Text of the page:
Retailers ask high court not to revive credit card fee deal

The 2nd U.S. Circuit Court of Appeals struck down a $7.25 billion antitrust settlement last year approved by U.S. District Court Judge John Gleeson in a 2005 lawsuit brought by a small group of retailers and trade associations claiming to represent the retail industry.

“The Circuit Court did the right thing in tossing this case out and it should not be revived. There are ways to bring swipe fees under control but this settlement is not one of them. This is not just a business-to-business dispute,” NRF Senior Vice President and General Counsel Mallory Duncan said. “These fees drive up the price of retail merchandise, costing the average family hundreds of dollars a year in added expenses.”

Gleeson approved the settlement even though NRF and others argued that it failed to reform the price-fixing system under which Visa and MasterCard set fees for credit cards issued by thousands of banks. Rather than lower the fees, the card companies proposed in the settlement that they be passed along to consumers as a surcharge. Major retailers rejected the surcharge proposal, saying it was the opposite of what they sought, while small retailers would have seen as little as a few hundred dollars each. Retailers who rejected the monetary settlement would have still been bound by other restrictions the court would not let them opt out of, including a prohibition on future lawsuits over the fees.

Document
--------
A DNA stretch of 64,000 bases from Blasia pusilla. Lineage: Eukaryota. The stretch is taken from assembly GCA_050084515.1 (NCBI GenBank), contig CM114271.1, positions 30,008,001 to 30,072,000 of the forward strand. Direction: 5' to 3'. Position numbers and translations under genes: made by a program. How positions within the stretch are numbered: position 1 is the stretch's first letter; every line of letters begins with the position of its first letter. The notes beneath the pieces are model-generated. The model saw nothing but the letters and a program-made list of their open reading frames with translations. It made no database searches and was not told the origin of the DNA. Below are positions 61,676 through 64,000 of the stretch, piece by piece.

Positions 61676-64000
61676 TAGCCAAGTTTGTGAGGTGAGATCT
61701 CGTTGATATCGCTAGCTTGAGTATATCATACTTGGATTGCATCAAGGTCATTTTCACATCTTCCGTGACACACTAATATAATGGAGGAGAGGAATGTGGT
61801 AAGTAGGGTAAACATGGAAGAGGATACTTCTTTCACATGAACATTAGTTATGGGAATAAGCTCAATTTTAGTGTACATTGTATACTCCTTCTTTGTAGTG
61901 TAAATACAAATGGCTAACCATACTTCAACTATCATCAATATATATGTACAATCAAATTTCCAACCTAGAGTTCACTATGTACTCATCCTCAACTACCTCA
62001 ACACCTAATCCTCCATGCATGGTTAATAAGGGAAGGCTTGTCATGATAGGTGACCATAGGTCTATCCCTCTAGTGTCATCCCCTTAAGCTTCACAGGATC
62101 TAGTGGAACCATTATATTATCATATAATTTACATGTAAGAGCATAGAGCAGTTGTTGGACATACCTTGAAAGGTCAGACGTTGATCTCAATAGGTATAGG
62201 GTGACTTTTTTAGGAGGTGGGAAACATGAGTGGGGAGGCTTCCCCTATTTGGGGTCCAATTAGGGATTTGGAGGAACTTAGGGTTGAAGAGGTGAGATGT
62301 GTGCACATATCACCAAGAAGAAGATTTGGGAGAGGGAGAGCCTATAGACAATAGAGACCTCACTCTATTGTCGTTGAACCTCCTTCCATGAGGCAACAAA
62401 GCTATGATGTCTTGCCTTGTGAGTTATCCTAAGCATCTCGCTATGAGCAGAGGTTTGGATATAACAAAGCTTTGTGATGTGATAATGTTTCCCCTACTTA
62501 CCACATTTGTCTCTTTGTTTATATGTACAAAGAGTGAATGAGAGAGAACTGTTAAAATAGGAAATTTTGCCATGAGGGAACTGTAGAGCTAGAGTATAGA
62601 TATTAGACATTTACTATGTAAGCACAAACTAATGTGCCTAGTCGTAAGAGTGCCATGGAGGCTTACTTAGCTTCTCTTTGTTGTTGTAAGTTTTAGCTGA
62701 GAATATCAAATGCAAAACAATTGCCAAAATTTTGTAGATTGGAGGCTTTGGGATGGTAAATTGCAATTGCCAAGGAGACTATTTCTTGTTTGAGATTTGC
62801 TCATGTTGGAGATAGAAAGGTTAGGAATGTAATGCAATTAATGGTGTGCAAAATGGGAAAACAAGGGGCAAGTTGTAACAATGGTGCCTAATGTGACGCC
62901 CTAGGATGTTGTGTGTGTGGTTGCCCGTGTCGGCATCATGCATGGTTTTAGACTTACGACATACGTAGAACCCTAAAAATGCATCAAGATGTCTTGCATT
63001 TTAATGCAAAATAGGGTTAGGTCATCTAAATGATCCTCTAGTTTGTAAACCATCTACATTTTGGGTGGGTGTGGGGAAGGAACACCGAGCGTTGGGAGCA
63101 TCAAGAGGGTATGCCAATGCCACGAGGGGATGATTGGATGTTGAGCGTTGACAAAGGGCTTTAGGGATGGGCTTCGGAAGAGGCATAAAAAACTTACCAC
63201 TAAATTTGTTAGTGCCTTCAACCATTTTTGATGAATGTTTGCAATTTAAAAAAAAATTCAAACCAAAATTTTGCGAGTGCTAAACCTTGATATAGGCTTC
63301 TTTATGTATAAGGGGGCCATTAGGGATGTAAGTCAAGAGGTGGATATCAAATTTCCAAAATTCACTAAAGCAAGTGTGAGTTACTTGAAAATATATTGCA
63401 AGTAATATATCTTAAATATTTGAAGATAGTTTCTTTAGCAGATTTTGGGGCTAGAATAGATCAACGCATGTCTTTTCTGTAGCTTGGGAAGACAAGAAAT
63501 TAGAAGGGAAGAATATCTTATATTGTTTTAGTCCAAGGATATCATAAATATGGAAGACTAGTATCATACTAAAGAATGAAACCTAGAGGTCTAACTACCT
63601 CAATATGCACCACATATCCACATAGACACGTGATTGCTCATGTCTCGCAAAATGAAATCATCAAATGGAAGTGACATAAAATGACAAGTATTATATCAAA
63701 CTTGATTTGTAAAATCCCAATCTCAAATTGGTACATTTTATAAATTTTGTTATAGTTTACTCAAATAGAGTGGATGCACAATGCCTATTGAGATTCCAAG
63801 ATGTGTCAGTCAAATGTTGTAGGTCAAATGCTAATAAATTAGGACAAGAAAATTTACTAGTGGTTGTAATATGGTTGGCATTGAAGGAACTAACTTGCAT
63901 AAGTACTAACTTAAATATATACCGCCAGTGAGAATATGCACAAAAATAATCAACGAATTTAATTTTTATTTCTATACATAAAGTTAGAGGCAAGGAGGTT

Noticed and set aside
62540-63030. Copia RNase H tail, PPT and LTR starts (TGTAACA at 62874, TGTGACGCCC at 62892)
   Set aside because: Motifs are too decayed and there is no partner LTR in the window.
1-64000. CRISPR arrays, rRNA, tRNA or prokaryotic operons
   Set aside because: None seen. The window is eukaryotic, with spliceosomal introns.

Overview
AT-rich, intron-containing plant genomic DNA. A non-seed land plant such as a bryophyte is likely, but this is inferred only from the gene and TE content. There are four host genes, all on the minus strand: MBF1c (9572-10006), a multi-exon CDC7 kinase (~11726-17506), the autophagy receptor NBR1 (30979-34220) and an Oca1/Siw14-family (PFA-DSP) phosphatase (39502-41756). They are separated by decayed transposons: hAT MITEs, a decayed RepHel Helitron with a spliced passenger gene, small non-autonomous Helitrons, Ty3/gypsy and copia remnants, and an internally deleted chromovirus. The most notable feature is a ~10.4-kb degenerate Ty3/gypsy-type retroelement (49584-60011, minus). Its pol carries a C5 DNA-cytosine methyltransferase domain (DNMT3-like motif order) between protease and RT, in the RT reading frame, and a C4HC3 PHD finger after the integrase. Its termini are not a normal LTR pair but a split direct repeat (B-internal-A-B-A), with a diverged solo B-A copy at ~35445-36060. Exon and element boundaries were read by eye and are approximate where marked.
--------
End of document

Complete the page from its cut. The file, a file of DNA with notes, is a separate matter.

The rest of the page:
NRF in 2014 asked the 2nd Circuit to overturn the settlement, saying a broad cross section of the retail industry ranging from independent Main Street stores to national chains opposed the deal. The appeals court ruled in NRF’s favor last year, saying that merchants “were inadequately represented” in the case. That ruling, however, has been appealed to the Supreme Court by some of the original plaintiffs.

“The settlement itself achieved nothing important for merchants that accept credit cards, which is why every prominent group that represents merchants has opposed it,” NRF and RILA said in a joint brief filed today with the Supreme Court. “This deal is a bad one, unworthy of resuscitation.”